Separatist strike cripples Kashmir

Tensions run high in divided region as India and Pakistan prepare for high-level talks.

    Martyrs' Day commemorates the killing of 21 Kashmiri Muslims in 1931 [AFP]

    On Tuesday, security forces erected more checkpoints and laid razor wire on roads in Srinagar, the summer capital of Indian Jammu and Kashmir state, in an attempt to thwart separatist rallies.

    India-Pakistan talks

    With tensions running high in Kashmir, there is increased interest in high-level talks that India and Pakistan are to have on Thursday.

    IN VIDEO

      Bus unites Kashmir families
      India moves to improve Kashmir life

    SM Krishna, the Indian foreign minister, is scheduled to travel to Islamabad for talks with Shah Mehmood Qureshi, his Pakistani couterpart.

    Raja Farooq Haider, the leader of Pakistan-administered Kashmir, said on Tuesday that the talks "can be meaningful only if Kashmiris are made part of it".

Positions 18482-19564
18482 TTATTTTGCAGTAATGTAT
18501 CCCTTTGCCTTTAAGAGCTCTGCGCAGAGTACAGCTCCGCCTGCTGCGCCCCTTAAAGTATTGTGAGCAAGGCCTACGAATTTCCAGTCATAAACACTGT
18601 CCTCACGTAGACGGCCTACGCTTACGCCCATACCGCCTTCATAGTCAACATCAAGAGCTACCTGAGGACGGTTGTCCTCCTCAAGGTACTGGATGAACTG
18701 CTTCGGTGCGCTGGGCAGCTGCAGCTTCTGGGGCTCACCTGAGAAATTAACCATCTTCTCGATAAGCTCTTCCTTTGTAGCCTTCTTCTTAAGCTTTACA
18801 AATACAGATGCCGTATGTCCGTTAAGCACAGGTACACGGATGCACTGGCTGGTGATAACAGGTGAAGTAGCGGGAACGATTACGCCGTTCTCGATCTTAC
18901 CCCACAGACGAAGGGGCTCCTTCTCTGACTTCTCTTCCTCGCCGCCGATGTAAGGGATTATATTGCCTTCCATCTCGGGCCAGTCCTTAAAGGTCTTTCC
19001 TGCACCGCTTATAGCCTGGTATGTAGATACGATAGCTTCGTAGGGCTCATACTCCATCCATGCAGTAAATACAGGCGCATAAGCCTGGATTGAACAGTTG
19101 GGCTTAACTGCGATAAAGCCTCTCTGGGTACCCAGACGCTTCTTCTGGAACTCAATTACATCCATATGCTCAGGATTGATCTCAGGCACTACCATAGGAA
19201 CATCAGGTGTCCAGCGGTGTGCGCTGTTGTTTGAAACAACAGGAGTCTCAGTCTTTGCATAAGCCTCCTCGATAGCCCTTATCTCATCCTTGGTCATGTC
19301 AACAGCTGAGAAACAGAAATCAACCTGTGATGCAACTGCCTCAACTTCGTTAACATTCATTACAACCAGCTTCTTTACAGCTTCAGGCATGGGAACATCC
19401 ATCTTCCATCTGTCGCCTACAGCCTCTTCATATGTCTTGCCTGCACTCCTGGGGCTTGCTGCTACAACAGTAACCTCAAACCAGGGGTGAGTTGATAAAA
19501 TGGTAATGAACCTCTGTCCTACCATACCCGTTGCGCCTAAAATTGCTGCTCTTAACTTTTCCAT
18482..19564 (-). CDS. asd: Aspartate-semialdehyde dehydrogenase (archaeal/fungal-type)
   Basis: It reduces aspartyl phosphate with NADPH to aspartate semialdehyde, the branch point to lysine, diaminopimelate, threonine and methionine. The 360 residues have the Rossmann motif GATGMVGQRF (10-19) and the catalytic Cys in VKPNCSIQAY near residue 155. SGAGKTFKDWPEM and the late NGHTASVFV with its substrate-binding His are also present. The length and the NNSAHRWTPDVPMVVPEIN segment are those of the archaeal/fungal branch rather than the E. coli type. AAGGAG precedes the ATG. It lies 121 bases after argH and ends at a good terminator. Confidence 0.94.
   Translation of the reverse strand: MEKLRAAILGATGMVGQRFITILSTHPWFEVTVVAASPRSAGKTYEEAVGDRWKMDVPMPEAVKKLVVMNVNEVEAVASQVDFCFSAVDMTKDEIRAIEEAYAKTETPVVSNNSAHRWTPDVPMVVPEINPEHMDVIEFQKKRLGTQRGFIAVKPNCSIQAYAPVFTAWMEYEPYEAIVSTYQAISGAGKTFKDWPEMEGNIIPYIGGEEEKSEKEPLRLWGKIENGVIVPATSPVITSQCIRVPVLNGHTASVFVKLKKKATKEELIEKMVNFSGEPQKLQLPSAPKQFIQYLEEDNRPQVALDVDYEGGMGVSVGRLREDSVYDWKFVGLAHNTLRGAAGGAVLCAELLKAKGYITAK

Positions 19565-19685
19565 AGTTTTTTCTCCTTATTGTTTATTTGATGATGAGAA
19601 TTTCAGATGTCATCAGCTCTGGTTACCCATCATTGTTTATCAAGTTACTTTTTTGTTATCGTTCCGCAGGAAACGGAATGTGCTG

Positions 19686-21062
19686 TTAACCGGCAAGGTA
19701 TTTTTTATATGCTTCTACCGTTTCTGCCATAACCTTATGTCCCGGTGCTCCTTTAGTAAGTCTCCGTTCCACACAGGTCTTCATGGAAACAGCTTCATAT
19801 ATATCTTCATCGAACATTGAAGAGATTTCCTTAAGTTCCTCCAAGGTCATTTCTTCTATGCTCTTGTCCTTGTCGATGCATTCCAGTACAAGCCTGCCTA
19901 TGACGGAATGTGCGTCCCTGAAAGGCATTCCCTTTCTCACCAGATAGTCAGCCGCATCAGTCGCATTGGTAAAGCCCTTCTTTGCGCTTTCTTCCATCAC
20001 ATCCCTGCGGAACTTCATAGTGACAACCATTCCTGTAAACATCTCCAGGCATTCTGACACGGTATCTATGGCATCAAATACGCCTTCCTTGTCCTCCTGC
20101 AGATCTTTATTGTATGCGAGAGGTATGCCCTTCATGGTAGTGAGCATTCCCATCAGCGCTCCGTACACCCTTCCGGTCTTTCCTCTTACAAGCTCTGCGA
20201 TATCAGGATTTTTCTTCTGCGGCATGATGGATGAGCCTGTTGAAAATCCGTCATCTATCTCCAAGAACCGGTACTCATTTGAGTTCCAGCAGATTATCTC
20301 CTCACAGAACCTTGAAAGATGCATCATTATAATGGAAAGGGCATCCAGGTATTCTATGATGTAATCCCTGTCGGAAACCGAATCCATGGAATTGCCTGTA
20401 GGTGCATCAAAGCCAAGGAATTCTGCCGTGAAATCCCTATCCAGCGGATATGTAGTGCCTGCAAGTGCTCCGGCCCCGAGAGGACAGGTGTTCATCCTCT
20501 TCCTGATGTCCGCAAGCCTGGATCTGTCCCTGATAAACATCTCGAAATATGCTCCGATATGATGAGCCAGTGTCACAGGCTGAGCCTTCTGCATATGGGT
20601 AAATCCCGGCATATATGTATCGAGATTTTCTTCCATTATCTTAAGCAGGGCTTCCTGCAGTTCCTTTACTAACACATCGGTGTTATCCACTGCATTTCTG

Analysts say the dispute over Kashmir - a territory claimed in entirety by both India and Pakistan - would figure high on the agenda.

    Thursday's meeting would be the highest-level contact between the two countries since New Delhi broke off normalisation talks with Islamabad over the attack on its financial capital, Mumbai, in November 2008.

    India blames Pakistan-based armed groups for the attack and has been pressing the Pakistani government to crack down on them before negotiations could restart.

    SOURCE: Agencies


    YOU MIGHT ALSO LIKE

    Double standards: 'Why aren't we all with Somalia?'

    Double standards: 'Why aren't we all with Somalia?'

    More than 300 people died in Somalia but some are asking why there was less news coverage and sympathy on social media.

    How Moscow lost Riyadh in 1938

    How Moscow lost Riyadh in 1938

    Russian-Saudi relations could be very different today, if Stalin hadn't killed the Soviet ambassador to Saudi Arabia.

    Kobe Steel: A scandal made in Japan

    Kobe Steel: A scandal made in Japan

    Japan's third-largest steelmaker has admitted it faked data on parts used in cars, planes and trains.